Brooks' smarts aren't lost on his teammates. Inside linebacker Jermaine Carter Jr. said Brooks asks "a lot of questions" in the linebackers meeting room and he wants to know every little thing and be completely sure about how things work. Brooks has spent time at both the weakside and strongside linebacker spots this season.

"It just shows how serious he is about life now and about football," inside linebacker Jermaine Carter Jr. said. "It's things like life after football. He's a smart guy on and off the field and it shows."

After redshirting his true freshman season in 2013, Brooks appeared in 12 games last season and started four times. In Maryland's 20-19 win over Penn State on Nov. 1, he had a then-career-high seven tackles. He was set to battle with Connecticut transfer Jefferson Ashiru for the starting job at weakside outside linebacker, but after junior Abner Logan suffered a season-ending injury, the linebacking corps shuffled.

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Brooks has been productive, recording a career-high 10 tackles against West Virginia and nine tackles against both Bowling Green and Ohio State. At 6-foot-1, 232 pounds, Brooks, who is a former high school wrestler, is athletic enough to play in Maryland's nickel packages.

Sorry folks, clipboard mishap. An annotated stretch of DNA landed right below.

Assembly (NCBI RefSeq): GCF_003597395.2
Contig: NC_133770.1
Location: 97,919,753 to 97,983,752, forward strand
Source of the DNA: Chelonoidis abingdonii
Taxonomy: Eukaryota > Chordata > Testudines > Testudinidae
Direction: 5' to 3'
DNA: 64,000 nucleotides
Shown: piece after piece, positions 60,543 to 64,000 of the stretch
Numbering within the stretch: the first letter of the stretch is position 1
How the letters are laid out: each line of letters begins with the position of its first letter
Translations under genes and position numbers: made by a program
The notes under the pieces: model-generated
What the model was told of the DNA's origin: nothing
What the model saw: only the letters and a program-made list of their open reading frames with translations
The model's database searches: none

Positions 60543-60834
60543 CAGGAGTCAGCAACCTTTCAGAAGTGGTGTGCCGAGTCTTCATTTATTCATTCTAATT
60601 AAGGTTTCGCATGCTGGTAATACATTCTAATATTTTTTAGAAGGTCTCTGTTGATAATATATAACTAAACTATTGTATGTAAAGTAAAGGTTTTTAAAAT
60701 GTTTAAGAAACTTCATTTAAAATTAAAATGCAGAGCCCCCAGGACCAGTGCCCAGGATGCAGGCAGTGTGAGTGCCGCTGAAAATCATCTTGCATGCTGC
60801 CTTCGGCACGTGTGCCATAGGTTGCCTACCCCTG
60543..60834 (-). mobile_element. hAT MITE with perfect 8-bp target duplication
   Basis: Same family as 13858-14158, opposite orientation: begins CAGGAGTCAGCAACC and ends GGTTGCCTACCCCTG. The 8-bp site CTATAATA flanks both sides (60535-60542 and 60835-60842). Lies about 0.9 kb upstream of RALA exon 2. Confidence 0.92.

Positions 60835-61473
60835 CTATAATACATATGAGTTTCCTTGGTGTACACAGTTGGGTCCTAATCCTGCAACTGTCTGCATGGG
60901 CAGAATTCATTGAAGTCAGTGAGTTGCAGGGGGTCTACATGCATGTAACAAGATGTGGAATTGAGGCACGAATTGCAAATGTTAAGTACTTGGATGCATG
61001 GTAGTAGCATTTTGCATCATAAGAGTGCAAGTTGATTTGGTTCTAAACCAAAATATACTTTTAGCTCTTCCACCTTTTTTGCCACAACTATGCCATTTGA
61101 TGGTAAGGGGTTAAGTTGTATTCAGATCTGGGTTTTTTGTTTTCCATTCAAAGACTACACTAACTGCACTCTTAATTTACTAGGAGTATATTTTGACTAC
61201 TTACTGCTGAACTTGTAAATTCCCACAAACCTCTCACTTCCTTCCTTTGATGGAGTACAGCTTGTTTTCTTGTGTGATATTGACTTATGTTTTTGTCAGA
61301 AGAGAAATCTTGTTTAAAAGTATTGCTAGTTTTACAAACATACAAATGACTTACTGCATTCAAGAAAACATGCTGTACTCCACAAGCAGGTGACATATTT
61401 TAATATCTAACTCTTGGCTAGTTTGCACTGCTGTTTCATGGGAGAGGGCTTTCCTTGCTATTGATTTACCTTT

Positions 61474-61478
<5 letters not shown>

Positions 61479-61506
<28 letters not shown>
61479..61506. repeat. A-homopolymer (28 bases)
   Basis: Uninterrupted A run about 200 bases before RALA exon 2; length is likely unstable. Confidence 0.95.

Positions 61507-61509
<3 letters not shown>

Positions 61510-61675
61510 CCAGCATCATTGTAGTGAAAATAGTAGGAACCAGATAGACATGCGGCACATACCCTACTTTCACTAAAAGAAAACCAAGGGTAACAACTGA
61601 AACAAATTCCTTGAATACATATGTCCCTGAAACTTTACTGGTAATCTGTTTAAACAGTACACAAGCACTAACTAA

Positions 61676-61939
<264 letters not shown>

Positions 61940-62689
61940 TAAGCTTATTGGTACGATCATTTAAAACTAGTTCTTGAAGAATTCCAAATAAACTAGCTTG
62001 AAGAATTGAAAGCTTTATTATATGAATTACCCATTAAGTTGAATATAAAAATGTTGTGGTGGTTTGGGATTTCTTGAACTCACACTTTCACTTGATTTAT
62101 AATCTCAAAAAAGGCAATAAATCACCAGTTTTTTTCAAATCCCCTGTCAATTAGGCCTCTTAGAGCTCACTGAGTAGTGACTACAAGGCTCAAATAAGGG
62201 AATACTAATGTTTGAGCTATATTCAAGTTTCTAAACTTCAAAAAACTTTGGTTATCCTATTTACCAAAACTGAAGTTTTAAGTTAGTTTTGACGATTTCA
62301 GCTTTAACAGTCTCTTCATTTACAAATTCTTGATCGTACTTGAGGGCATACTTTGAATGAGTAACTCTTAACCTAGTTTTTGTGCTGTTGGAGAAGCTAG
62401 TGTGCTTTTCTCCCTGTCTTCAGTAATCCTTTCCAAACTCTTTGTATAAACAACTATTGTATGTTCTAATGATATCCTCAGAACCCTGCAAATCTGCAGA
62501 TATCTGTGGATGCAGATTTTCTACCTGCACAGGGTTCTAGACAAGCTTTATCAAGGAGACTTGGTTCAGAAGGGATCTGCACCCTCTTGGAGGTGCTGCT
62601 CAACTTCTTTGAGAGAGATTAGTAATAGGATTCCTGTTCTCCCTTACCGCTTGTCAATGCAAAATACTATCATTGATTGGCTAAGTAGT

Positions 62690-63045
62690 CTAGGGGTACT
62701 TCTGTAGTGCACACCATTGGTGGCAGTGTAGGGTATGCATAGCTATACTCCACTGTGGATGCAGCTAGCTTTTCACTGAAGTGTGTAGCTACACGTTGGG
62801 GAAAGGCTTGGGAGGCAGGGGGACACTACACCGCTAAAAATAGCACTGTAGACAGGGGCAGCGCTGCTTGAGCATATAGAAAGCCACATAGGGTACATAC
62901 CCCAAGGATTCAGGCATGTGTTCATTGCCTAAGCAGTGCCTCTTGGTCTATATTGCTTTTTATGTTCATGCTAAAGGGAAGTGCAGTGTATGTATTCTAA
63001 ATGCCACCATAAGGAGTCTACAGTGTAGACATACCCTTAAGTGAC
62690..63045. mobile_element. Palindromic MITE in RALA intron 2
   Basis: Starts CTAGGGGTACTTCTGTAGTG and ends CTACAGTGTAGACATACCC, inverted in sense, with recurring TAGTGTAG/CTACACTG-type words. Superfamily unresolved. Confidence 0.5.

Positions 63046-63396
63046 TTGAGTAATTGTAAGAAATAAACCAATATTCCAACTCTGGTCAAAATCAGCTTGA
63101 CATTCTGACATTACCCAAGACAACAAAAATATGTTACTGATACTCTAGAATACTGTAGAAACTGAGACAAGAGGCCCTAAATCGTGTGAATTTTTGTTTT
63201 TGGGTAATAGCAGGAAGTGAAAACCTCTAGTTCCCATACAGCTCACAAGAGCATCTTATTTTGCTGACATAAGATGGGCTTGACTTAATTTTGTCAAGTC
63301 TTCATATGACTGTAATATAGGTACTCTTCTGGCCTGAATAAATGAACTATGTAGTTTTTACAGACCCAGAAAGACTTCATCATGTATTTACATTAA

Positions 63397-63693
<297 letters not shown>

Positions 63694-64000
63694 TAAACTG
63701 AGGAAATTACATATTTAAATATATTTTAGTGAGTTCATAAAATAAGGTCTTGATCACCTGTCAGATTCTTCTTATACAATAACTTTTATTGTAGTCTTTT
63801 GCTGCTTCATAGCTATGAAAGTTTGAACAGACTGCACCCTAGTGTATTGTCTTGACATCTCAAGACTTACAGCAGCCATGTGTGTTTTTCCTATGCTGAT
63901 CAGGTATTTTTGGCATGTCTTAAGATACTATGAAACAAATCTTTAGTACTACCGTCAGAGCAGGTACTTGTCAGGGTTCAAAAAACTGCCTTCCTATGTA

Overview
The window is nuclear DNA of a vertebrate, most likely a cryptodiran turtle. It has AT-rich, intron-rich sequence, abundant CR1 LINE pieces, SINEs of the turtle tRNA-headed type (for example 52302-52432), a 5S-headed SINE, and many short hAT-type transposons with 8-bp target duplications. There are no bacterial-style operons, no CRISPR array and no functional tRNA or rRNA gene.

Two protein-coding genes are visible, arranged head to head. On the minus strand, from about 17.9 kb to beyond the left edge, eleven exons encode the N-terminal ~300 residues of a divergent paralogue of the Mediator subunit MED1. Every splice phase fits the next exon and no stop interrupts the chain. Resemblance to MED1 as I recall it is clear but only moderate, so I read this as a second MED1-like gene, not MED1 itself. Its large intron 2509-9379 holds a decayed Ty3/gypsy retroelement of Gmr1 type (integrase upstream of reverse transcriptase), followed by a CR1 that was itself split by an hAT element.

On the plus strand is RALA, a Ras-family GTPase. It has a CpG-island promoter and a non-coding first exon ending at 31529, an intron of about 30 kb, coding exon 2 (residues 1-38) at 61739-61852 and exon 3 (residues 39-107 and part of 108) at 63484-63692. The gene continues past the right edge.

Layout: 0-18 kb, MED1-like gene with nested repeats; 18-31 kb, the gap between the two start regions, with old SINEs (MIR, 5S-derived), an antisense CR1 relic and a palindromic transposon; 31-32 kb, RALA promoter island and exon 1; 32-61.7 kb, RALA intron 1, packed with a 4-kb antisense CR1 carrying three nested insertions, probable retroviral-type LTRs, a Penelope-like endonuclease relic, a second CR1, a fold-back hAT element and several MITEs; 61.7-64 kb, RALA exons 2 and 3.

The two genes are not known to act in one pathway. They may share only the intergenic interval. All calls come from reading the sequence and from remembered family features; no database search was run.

"He was a little bit of a late-bloomer from the standpoint of you could kind of see it with the feet, the hands," Sphire said. "But it was really late in his junior year going into his senior year before he really got man-strength and started to blossom into a more physical football player."

For the rest of the season, Brooks hopes to remain productive for a defense that's made strides after a few dismal performances early on. He's trying to make an impact, and he knows that he can not only affect a game with his skill but also with his intelligence.

"If he's having success," Sphire said, "he deserves it."